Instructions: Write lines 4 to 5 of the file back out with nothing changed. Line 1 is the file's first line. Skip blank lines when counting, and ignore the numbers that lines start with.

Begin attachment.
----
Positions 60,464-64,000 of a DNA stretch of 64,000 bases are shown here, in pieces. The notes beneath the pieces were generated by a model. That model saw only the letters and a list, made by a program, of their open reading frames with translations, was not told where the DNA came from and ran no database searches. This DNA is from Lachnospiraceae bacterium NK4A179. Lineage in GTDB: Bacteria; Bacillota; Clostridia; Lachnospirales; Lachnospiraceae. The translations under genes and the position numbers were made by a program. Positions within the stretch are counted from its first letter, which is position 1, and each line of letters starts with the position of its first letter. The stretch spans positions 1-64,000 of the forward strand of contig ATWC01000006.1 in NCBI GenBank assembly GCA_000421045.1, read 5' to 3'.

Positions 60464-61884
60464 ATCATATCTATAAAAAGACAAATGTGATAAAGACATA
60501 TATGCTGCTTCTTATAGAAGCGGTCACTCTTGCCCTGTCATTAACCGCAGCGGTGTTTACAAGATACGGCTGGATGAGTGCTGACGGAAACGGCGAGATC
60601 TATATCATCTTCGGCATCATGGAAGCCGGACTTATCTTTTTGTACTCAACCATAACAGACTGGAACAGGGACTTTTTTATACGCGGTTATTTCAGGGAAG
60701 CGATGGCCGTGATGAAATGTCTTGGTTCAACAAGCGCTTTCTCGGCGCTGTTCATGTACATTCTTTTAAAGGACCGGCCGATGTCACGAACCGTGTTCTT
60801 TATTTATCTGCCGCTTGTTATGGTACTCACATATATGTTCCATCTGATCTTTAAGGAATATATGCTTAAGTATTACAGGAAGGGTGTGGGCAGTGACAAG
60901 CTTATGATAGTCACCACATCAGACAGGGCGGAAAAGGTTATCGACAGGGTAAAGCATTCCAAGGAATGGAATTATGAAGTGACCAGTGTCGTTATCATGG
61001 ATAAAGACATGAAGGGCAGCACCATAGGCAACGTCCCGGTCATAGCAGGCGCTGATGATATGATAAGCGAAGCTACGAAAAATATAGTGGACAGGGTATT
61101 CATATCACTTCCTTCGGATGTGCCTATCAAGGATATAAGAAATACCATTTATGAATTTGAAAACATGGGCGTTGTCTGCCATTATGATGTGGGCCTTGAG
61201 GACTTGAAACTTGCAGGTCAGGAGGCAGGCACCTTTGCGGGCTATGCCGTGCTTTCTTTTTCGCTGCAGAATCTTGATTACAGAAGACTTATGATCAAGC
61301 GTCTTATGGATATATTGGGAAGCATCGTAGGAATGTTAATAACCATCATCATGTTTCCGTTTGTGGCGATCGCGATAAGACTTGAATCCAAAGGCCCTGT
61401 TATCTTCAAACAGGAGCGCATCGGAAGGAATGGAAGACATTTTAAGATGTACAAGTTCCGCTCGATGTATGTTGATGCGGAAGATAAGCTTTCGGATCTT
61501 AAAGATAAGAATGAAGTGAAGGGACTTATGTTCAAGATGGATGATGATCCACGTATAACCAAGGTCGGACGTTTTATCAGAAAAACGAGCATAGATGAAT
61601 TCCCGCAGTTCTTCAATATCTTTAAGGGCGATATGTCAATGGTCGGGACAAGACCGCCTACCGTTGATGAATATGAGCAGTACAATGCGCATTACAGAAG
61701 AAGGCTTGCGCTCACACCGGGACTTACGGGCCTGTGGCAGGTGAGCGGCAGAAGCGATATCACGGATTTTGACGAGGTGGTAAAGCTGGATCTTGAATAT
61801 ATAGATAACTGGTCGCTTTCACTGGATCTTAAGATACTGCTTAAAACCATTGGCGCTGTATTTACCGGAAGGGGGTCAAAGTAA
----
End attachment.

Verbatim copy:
60501 TATGCTGCTTCTTATAGAAGCGGTCACTCTTGCCCTGTCATTAACCGCAGCGGTGTTTACAAGATACGGCTGGATGAGTGCTGACGGAAACGGCGAGATC
60601 TATATCATCTTCGGCATCATGGAAGCCGGACTTATCTTTTTGTACTCAACCATAACAGACTGGAACAGGGACTTTTTTATACGCGGTTATTTCAGGGAAG